The kids are not okay
Victorian parents urged to boost family resilience
A free parenting program is helping Victorian parents to protect their children’s long-term wellbeing, as families across the state adapt to tighter COVID-19 restrictions.
Clinical psychologist and youth mental health researcher Dr Vanessa Cobham said the extraordinary disruption and stress was affecting every family in different ways, putting untold pressure on parents and their children.
“Parenting in a pandemic is uncharted territory,” Dr Cobham said. “It’s natural to feel worried, upset or angry, and our children are experiencing a range of emotions too.
“Ongoing outbreaks of the virus and the return to tougher restrictions will be stressful for many families with worries about money, work and mental health.”
Free COVID-19 program
The Victorian Government and Triple P Parenting have launched a free online program, Triple P Online, to provide expert advice and strategies for parents and carers.
Dr Cobham said the courses include a module on navigating the stresses of the COVID-19 crisis.
“Children need our help to tolerate the upheaval and stress, manage their fears and build resilience to deal with the ongoing uncertainty,” she said.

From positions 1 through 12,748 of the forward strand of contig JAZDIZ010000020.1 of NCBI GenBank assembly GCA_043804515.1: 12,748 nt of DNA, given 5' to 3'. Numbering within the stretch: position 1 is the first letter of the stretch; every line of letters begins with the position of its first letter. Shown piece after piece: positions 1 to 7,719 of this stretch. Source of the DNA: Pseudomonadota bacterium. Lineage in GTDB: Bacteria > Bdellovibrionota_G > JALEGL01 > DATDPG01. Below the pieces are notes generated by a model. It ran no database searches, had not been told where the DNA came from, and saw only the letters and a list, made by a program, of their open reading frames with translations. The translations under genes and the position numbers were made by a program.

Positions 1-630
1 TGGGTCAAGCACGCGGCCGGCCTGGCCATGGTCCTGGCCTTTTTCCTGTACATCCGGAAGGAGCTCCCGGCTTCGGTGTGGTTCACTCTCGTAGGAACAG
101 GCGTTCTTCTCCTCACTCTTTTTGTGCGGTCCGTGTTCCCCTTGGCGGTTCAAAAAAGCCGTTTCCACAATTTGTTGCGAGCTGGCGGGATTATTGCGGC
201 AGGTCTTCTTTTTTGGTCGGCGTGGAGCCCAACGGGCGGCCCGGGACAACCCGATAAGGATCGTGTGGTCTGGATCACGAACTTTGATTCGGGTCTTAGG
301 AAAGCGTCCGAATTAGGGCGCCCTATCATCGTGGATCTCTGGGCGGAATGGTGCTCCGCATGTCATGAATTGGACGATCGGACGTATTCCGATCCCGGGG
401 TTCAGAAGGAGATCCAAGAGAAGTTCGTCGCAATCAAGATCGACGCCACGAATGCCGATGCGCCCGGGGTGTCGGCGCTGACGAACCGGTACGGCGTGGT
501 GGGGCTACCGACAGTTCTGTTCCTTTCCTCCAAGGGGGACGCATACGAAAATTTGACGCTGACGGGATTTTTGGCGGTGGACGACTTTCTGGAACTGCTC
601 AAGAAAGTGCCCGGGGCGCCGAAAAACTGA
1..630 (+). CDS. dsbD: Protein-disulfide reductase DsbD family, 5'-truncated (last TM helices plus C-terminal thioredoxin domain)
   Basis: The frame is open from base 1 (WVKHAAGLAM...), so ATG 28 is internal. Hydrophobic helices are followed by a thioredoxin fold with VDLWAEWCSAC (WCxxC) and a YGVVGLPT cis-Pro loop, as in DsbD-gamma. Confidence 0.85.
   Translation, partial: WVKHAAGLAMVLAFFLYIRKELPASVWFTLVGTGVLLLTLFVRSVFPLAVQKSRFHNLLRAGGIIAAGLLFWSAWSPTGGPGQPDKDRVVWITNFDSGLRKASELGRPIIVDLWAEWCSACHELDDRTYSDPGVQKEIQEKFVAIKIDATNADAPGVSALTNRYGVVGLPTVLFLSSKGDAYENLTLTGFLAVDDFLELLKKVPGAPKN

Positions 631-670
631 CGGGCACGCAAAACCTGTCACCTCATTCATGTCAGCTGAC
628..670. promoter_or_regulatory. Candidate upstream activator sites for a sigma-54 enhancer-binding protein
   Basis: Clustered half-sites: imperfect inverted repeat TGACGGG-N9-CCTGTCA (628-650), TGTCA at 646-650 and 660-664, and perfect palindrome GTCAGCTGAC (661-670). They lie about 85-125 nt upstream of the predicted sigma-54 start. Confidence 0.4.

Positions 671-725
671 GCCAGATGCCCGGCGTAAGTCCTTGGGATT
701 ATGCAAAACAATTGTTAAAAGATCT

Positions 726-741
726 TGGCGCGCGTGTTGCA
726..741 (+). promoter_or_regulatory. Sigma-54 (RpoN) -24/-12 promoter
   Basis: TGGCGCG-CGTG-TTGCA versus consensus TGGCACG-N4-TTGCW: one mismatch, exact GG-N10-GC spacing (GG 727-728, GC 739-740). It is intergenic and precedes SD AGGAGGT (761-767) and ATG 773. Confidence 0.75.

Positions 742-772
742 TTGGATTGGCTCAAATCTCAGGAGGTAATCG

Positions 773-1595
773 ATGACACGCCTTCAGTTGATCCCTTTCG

“Some children will take on parental concerns, while others might be worried about remote learning or missing friends and family.
“Without that support, we can expect to see a spike in stress, anxiety and depression, which will stay with families long after the health crisis is over.”
Melbourne kindergarten teacher and mother-of-two Lara Wilson said the return to tougher restrictions and remote learning was challenging.
“Our boys responded very differently earlier in the year. 14-year-old Ryder thrived in home-learning without distractions and set up his own gym to keep fit for baseball,” Ms Wilson said.
“But it’s harder for 11-year-old Marley, who misses his friends and teachers. He became withdrawn and unmotivated, so we know that we have to keep him talking and busy this time.
“As a teacher, I’ve seen good and worrying impacts of the shutdown. Many families worked hard to stay connected but others struggled, so Triple P Online is a great resource to share.”
Dr Cobham said family needs were changing as the pandemic progressed.
“The see-sawing focus from health to the economy will take its toll on parents and children. Most people find it hard to deal with uncertainty so, now more than ever, parents need to make sure family and wellbeing are a top priority,” she said.
As a working mother of three, Dr Cobham said she understood how important it was for parents to have realistic expectations of themselves and their children.
“Triple P Online provides useful advice on managing your emotions, taking care of important relationships and keeping healthy,” she said.
“It offers parents the skills to do their best to create a stable, loving home life in uncertain times, and reach out to others to provide support.”
*** Victorian parents and carers of children aged 0-16 can access Triple P Online, including the guide to parenting during COVID-19, for free at triplep.online/victoria.